This involves flooding a computer resource with more requests than it can handle.  This causes the resource (eg. a web server) to crash thereby denying authorized users the                                 service offered by the resource.

7.       Virus/worm attacks
                        Viruses are programs that attach themselves to a computer or a file and then circulate                                themselves to other files and to other computers on a network.  Affect the date on a                                    computer, by altering or deleting it.  Worms, unlike viruses do not need the host to attach                                   themselves to.  They merely make functional copies of themselves and do this repeatedly                     till they eat up all the available space on a computer’s memory.  The VBS LOVELETTER                                   virus (better known as Love Bug or the ILOVEYOU virus) was reportedly written by a                               Filipino undergraduate. It became the world’s most prevalent virus.  It struck one in every                five personal computers in the world.

8.       Logic bombs
                        These programs are created to do something only when a certain event occurs.

9.       Trojan attacks:

10.   Internet time thefts:
                        This connotes the usage by an authorized person of the internet hours paid for by another   person.  Col.Bajwa, a resident of New Delhi, asked a nearby net café owner to come and  set up his internet connection.  For this purpose, the net café owner needed to know his                                username and password.  He went away with knowing the present username and                              password. He then sold this information to another net café.  One week later Col.Bajwa                                   found that his internet hours were almost over.  Out of the 100 hours that he had                                           bought, 94 hours had been used up within the span of that week.  Surprised, he reported                             the incident to the Delhi Police.

11.   Web jacking
                        This occurs when some one forcefully takes control of a website (by cracking the password                         and later changing it).  The actual owner of the website does not have any more control                                     over what appears on that website.

12.   Theft of computer system

13.   Physically damaging a computer system.


1. Use of PKI is strongly recommended.

            By proper use of Public Key Infrastructure.  Applications like digital signatures.  The Indian law specifically recognizes digital signatures as being the only accepted mode of authentication of electronic records.  The use of other cryptography based applications like secure socket layer etc are also strongly recommended.

2. Stringent penalty for computer crimes.  Imprisonment upto 10 years and damages in crores of rupees for various computer crimes.  Law enforcement agencies in various part of India are fast gearing upto tackle computer crime.  The formation of cyber crime investigation cells in various cities and specifically the cyber Crime Police Station at Bangalore, Karnataka.  Organisations and individuals must immediately report any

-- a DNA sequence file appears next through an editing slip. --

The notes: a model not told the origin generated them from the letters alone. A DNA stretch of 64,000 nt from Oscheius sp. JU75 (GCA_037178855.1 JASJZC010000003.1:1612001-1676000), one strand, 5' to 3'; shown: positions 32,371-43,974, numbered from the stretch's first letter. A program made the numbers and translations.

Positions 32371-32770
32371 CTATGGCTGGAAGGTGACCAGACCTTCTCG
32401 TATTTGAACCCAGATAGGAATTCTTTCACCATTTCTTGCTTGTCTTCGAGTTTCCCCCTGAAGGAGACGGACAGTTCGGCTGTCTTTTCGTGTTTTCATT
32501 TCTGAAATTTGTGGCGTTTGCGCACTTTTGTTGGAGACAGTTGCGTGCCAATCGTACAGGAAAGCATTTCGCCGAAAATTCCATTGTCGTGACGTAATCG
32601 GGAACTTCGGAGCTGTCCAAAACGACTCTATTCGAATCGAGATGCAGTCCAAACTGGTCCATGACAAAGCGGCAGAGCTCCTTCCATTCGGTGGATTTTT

incident of computer crime and abuse to the local law enforcement authorities.  The guilty do not so scot-free and that a deterrent is created for others who dare to commit computer crime and abuse.

Data Theft
Data theft would be covered under section 66 of the IT Act 2000 which recommends a punishment of upto 3 years imprisonment and/or fine upto Rs.2 lakh.

E-mail abuse
Sending pornographic or obscene e-mails are punishable under section 67 of the IT Act.  Under this section, an offence is punishable on first conviction with imprisonment for a term, which may extend to five years and with fine, which may extend to one lakh rupees. 

A second or subsequent conviction the recommended punishment is imprisonment for a term, which may extend to 10 years and also with fine which may extend to Rs.2 lakhs. 

E-mails that are defamatory in nature are punishable under section 500 of the IPC which recommends an imprisonment of upto 2 years or a fine or both.

Threatening emails are punishable under the provisions of the IPC pertaining to criminal intimidation, insult and annoyance (Chapter XXII)

Data Alteration
Section 66 of the IT Act covers unauthorized alteration of data.  This section deals with hacking.  According to this section, unauthorised alteration of data is punishable with 3 years imprisonment and/or fine upto Rs.2 lakh.

Unauthorised Access
Section 43 of the IT Act, which provides for a penalty of upto Rs.1 crore for this offence.

Virus & malicious code
Introduction of a computer virus or contaminant is covered by section 43 of the IT Act, which provides for a compensation of upto Rs.1 crore for this offence.  This malicious code loss of data occurs then section 66 of the IT Act will also be applicable.

Denial of Service
This category dealt with under section 43 of the IT Act, which provides for a compensation of upto Rs.1 crore for this offence.
Email spoofing
It is covered under provisions of the IPC relating to forgery (chapter XVIII) page 70